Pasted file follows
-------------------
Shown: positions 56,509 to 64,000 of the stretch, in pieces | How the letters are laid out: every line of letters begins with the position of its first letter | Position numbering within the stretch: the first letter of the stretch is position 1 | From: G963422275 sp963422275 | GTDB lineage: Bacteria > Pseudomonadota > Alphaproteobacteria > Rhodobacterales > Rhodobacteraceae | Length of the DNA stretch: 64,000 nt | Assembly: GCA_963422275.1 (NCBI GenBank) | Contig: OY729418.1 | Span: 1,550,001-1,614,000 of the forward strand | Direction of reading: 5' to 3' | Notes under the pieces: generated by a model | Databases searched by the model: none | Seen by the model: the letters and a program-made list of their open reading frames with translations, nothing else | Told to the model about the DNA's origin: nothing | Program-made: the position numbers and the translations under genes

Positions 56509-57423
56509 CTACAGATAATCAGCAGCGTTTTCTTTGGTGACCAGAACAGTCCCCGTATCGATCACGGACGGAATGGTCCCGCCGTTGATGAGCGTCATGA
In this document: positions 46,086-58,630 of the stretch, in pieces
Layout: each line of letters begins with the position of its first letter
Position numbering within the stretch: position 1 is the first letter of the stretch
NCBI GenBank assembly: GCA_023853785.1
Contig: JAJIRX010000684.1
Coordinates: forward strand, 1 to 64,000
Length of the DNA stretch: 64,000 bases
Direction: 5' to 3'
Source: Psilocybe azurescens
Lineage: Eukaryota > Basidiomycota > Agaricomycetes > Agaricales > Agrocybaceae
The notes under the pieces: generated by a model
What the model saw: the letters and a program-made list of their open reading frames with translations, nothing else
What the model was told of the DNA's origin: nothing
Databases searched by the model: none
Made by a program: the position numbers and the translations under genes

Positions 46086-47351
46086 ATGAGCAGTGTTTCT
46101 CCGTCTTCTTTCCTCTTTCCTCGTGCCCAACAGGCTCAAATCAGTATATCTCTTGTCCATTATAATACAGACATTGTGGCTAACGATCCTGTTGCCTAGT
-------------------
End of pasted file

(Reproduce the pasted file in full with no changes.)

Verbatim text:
Shown: positions 56,509 to 64,000 of the stretch, in pieces | How the letters are laid out: every line of letters begins with the position of its first letter | Position numbering within the stretch: the first letter of the stretch is position 1 | From: G963422275 sp963422275 | GTDB lineage: Bacteria > Pseudomonadota > Alphaproteobacteria > Rhodobacterales > Rhodobacteraceae | Length of the DNA stretch: 64,000 nt | Assembly: GCA_963422275.1 (NCBI GenBank) | Contig: OY729418.1 | Span: 1,550,001-1,614,000 of the forward strand | Direction of reading: 5' to 3' | Notes under the pieces: generated by a model | Databases searched by the model: none | Seen by the model: the letters and a program-made list of their open reading frames with translations, nothing else | Told to the model about the DNA's origin: nothing | Program-made: the position numbers and the translations under genes

Positions 56509-57423
56509 CTACAGATAATCAGCAGCGTTTTCTTTGGTGACCAGAACAGTCCCCGTATCGATCACGGACGGAATGGTCCCGCCGTTGATGAGCGTCATGA
In this document: positions 46,086-58,630 of the stretch, in pieces
Layout: each line of letters begins with the position of its first letter
Position numbering within the stretch: position 1 is the first letter of the stretch
NCBI GenBank assembly: GCA_023853785.1
Contig: JAJIRX010000684.1
Coordinates: forward strand, 1 to 64,000
Length of the DNA stretch: 64,000 bases
Direction: 5' to 3'
Source: Psilocybe azurescens
Lineage: Eukaryota > Basidiomycota > Agaricomycetes > Agaricales > Agrocybaceae
The notes under the pieces: generated by a model
What the model saw: the letters and a program-made list of their open reading frames with translations, nothing else
What the model was told of the DNA's origin: nothing
Databases searched by the model: none
Made by a program: the position numbers and the translations under genes

Positions 46086-47351
46086 ATGAGCAGTGTTTCT
46101 CCGTCTTCTTTCCTCTTTCCTCGTGCCCAACAGGCTCAAATCAGTATATCTCTTGTCCATTATAATACAGACATTGTGGCTAACGATCCTGTTGCCTAGT